How to respond to “I don’t like school”

As parents, we’ve all been there – our child comes home from school, drops their backpack on the floor, and declares, I don’t like school! Our instinctive response might be to jump into problem-solving mode, offering solutions or trying to fix the issue on the spot. But what if we took a step back and really listened to our child? What if we acknowledged their feelings and validated their emotions?

The goal is to create a safe space for our child to express themselves, and for us to respond in a way that encourages them to open up. Here are some strategies and example responses to help you navigate this common conundrum:

Acknowledge their feelings

When your child expresses their discontent with school, start by acknowledging their emotions. This lets them know you’re taking their feelings seriously and creates a sense of empathy.

I can see why you’d feel that way. It sounds frustrating/tough/disappointing.

That can be really tough. I’m sorry you’re feeling that way.

I can imagine why you wouldn’t like that. That sounds really hard.

Ask open-ended questions

Encourage your child to share more by asking open-ended questions that can’t be answered with a simple yes or no. This helps you understand the root of the issue and can lead to some valuable insights.

What’s been the hardest part of school for you lately?

Can you tell me more about what’s not feeling right at school?

What do you wish was different about your school experience?

Reflect their words

Reflective listening is a powerful tool in any conversation, including with your child. Repeat back what you’ve heard them say, in your own words, to ensure you understand their perspective.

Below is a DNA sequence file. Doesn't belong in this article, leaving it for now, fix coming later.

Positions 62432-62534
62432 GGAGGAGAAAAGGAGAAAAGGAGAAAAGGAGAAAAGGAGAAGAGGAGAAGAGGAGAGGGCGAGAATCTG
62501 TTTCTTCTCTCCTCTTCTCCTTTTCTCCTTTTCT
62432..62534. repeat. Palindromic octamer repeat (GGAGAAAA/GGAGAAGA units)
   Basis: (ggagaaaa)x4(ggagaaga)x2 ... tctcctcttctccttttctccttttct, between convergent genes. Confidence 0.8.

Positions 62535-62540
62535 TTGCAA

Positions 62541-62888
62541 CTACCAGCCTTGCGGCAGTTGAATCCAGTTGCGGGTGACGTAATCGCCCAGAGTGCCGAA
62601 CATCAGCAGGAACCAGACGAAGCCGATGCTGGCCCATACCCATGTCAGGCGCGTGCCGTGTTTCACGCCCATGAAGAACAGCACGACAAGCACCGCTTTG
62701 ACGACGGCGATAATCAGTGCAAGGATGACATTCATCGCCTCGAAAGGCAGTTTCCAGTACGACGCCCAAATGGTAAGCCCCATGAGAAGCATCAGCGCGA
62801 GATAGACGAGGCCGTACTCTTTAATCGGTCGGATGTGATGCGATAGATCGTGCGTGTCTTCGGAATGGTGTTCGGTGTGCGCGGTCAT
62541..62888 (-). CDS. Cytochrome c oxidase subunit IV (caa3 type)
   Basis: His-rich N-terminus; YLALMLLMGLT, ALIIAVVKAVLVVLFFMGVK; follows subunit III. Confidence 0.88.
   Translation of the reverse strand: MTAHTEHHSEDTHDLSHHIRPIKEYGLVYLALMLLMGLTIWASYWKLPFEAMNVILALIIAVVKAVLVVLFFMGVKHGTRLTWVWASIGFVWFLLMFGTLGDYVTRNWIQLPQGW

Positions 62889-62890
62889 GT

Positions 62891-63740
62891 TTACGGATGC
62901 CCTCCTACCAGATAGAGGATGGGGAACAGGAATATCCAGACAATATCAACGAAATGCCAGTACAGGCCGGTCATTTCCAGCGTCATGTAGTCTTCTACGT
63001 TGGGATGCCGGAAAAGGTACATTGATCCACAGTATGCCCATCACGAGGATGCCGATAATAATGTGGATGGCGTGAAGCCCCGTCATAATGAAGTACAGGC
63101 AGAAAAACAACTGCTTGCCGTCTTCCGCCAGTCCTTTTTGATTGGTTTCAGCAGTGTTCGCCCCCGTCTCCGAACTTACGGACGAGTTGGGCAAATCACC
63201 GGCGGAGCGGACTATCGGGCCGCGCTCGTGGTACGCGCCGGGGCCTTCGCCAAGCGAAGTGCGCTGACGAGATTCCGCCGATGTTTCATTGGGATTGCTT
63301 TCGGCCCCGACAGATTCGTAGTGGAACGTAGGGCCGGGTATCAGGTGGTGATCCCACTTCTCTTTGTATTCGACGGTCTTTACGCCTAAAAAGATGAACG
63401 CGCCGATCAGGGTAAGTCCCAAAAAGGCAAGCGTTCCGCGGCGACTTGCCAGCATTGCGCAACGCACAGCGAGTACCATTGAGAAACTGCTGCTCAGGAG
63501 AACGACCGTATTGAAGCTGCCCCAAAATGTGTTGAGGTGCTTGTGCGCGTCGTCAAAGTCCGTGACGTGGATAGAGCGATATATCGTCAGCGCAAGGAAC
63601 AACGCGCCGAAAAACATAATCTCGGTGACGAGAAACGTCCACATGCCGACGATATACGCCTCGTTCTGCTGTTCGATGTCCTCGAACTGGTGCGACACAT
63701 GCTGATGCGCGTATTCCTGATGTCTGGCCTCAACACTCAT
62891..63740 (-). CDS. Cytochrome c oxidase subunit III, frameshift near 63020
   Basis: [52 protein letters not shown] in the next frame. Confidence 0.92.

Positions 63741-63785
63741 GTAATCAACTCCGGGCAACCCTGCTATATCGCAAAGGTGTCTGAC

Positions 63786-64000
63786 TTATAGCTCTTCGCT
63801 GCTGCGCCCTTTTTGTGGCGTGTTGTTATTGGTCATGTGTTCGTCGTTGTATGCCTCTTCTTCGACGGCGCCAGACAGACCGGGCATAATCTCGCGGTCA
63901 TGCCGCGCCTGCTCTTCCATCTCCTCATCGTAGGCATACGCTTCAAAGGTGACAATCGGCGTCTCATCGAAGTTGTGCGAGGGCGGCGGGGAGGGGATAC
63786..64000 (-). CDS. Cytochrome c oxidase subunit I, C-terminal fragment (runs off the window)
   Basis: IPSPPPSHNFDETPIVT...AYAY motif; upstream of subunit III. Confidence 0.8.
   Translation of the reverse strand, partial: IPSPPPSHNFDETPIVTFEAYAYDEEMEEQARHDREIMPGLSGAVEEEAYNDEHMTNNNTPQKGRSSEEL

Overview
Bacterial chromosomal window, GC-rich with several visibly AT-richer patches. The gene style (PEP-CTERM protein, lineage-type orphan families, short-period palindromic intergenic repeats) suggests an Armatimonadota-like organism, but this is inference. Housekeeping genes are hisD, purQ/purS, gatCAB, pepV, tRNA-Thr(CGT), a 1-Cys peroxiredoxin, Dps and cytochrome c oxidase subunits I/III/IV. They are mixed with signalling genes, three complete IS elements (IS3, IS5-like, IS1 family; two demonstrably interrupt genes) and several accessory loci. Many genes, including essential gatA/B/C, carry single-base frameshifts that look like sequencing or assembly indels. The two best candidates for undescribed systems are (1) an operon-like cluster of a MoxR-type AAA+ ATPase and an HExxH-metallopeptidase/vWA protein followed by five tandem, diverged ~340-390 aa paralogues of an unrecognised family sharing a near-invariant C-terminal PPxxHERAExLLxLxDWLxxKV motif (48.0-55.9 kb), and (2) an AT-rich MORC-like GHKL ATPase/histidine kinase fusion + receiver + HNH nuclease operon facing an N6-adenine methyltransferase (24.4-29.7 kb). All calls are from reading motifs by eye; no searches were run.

So, it sounds like you’re feeling overwhelmed with homework and that’s making school not fun for you.

I hear you saying that you don’t like your teacher and that’s making you not want to go to school.

You’re feeling like you’re not making friends easily and that’s making school feel lonely.

Explore solutions together

Once you’ve listened and acknowledged their feelings, you can start exploring solutions together. This is where you can offer guidance and support without taking over or fixing the problem for them.

What do you think might make school more enjoyable for you? Let’s brainstorm some ideas.

How about we look into getting you a tutor for that tough subject? Would that help?

Why don’t we set up a meeting with your teacher to talk about what’s not working and see if we can find a solution together?

Set boundaries and offer reassurance

As a parent, it’s essential to set boundaries and reassure your child that they can get through this. You can acknowledge their feelings while also encouraging them to persevere.

I know it’s tough, but school is an important part of your education and development. Let’s find ways to make it more enjoyable for you.

I’m here to support you, and I know you can get through this. We’ll figure it out together.

Remember, it’s okay to not love every subject or every day, but we can work together to make it more manageable.

When your child says, I don’t like school, remember that it’s not about fixing the problem instantly; it’s about creating a safe space for them to express themselves. By acknowledging their feelings, asking open-ended questions, reflecting their words, exploring solutions together, and setting boundaries, you’ll be well on your way to helping your child navigate this challenging time.

In the end, it’s not about making the problem disappear; it’s about empowering your child with the skills and confidence to tackle whatever comes their way. So, take a deep breath, listen attentively, and respond with empathy and understanding. Your child will thank you for it.

Be kind ❤

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